The Minnesota Timberwolves want Andrew Wiggins. Kevin Love wants to go to Cleveland to play with LeBron James.
If the Cavs want Kevin Love in Cleveland playing with LeBron James, they'll have to trade Andrew Wiggins.
This is where we are.
While three people involved in the trade discussions between the teams offered little certainty Thursday on the subject of the Cavs' willingness to part with the No. 1 overall pick in a deal for Love, one aspect of this ongoing saga is clear: James has the leverage and has demonstrated he is unafraid to use it.
LeBron usually gets what LeBron wants.
This was true during his first tour with the Cavs, when his close friends and associates were given enormous latitude and influence within the organization. It was evident in the team's personnel moves, with former GM Danny Ferry doing everything in his power to keep James from leaving in 2010 -- from Shaquille O'Neal to Antawn Jamison to a failed bid to acquire Amar'e Stoudemire.
James' influence has never been more tangible than it is now, with the four-time MVP agreeing to a two-year, $42 million deal to return to Cleveland -- a contract that includes a player option after next season. On one hand, James' intentions were clear: He's anticipating a sizable jump in league-wide revenues as the NBA approaches a lucrative renewal of its broadcast and digital rights agreements in 2016. By not locking into a long-term deal, James will be in a position to reap his well-deserved share of those riches -- while locking in before the next potential work stoppage in 2017.
But the Love saga also illustrates another aspect of James' leverage: With the perpetual threat of free agency on the horizon, he'll have enormous influence on the roster that is assembled around him -- from season to season, and even within those seasons.
It starts now with this franchise-shaping decision of whether to trade the No. 1 overall pick for Love.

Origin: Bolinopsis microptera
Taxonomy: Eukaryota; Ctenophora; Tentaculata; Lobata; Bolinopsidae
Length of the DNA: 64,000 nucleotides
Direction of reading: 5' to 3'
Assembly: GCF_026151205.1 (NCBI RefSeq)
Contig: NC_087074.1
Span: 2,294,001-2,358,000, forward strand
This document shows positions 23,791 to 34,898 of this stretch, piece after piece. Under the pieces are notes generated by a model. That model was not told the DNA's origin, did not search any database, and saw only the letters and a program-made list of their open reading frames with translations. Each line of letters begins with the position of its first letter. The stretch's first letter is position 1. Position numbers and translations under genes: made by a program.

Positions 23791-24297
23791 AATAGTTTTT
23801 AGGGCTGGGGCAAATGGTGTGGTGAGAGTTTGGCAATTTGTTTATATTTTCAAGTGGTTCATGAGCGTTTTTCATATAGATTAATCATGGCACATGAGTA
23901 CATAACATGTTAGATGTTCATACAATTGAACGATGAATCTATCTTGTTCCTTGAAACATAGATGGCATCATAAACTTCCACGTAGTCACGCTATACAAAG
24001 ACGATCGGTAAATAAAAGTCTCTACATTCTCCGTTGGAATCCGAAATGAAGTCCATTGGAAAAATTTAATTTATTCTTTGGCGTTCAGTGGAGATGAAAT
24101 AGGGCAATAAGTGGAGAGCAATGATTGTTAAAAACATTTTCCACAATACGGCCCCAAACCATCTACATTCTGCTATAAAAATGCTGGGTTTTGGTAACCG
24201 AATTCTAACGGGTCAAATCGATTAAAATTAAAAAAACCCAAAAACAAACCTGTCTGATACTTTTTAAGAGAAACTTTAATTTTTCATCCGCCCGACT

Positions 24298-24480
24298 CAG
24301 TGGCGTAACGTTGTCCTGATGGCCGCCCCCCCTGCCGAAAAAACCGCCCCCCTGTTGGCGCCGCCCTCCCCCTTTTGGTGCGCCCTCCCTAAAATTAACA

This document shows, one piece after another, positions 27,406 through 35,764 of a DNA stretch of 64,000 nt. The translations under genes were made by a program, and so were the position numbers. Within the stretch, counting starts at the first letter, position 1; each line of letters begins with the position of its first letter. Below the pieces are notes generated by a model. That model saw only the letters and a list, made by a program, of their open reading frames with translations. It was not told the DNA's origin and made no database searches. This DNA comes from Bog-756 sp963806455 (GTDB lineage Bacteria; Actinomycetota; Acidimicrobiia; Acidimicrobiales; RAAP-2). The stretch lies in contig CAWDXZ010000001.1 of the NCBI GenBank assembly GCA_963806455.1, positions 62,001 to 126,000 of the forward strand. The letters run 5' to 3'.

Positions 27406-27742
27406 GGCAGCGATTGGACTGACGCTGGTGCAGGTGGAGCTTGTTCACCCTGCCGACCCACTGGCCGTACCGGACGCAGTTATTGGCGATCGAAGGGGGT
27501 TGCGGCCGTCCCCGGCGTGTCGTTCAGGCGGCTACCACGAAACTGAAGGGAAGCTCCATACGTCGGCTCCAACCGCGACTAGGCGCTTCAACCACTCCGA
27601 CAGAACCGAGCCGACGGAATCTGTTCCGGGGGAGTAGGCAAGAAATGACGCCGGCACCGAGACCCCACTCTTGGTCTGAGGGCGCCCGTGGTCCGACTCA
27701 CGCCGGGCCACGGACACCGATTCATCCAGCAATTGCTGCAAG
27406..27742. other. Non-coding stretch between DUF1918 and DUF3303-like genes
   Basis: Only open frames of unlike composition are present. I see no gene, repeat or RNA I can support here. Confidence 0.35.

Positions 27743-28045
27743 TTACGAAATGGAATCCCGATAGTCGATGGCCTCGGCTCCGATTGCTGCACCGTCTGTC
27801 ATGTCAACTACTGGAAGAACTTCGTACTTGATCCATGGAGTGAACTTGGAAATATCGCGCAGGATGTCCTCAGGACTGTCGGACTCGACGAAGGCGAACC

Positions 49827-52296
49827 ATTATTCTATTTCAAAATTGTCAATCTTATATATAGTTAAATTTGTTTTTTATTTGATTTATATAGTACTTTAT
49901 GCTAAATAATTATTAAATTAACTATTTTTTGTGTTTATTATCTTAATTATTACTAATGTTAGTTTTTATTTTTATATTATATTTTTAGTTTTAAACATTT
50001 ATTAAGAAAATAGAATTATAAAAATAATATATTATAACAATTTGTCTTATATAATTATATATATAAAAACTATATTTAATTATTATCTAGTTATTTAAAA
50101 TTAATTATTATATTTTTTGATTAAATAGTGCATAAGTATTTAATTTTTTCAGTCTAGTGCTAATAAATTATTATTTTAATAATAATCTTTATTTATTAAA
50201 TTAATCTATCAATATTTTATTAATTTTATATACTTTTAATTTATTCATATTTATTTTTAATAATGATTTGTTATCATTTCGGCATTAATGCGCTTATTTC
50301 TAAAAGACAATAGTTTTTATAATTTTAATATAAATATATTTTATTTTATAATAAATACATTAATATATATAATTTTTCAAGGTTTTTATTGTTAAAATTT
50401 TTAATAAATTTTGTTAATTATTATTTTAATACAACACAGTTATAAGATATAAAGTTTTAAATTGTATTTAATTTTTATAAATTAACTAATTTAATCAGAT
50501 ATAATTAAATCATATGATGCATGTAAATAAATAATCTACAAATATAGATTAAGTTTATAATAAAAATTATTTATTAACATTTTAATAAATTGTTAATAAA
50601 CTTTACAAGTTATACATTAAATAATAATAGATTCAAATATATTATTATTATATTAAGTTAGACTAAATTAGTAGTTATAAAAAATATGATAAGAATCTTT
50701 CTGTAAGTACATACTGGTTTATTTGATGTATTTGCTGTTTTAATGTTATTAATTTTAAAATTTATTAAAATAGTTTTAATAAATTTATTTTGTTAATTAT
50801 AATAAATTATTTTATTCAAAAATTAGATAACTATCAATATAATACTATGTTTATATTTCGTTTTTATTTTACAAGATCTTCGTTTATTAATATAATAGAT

Gregg Doyel thinks this is a great idea -- a no-brainer, essentially. I'm not sure it's that simple. Love has been statistically great in his six NBA seasons, but how great could he be if he's never been to the playoffs or won even half his games?
The dysfunction in Minnesota under former GM David Kahn shouldn't be held against him, and neither should the things that Love can't do -- such as defend the rim or score in the paint. Love, who is 6-feet-10, had the fifth-worst field-goal percentage at the rim last season for players logging at least 30 minutes a game, according to the league's statistical trove at NBA.com/stats. The Wolves' defensive rating was a wash last season with Love on the court vs. off, as was their opponents' total rebounding percentage.
But for a guy who averaged 26.1 points, 12.5 rebounds, 4.4 assists and hit 190 3-pointers last season -- numbers that, as Doyel pointed out, nobody in NBA history had ever amassed before -- I'm nitpicking. In 11 seasons, do you know how many double-figure points-and-rebounds teammates James has had? One: Carlos Boozer, in James' rookie season of 2003-04, when Boozer averaged 15.5 points and 11.4 rebounds. During his four seasons in Miami, James led the Heat or tied for the team lead in rebounding three times.
So while Love has his flaws, he's perfect for LeBron -- the glasswork, the exquisite outlet passing, the floor-spacing 3-point shooting. Simply put, Love does something that is exceedingly difficult to do: When he walks onto the floor with LeBron, he makes LeBron better.
Whether that instant gratification (and the championship potential that could come with it) is worth trading Wiggins, a future star who is not ready yet, really isn't for me to decide. In truth, it's not really for the Cleveland Cavaliers to decide, either.
The missing piece of the puzzle is, what does LeBron want? Because he usually gets it -- especially now.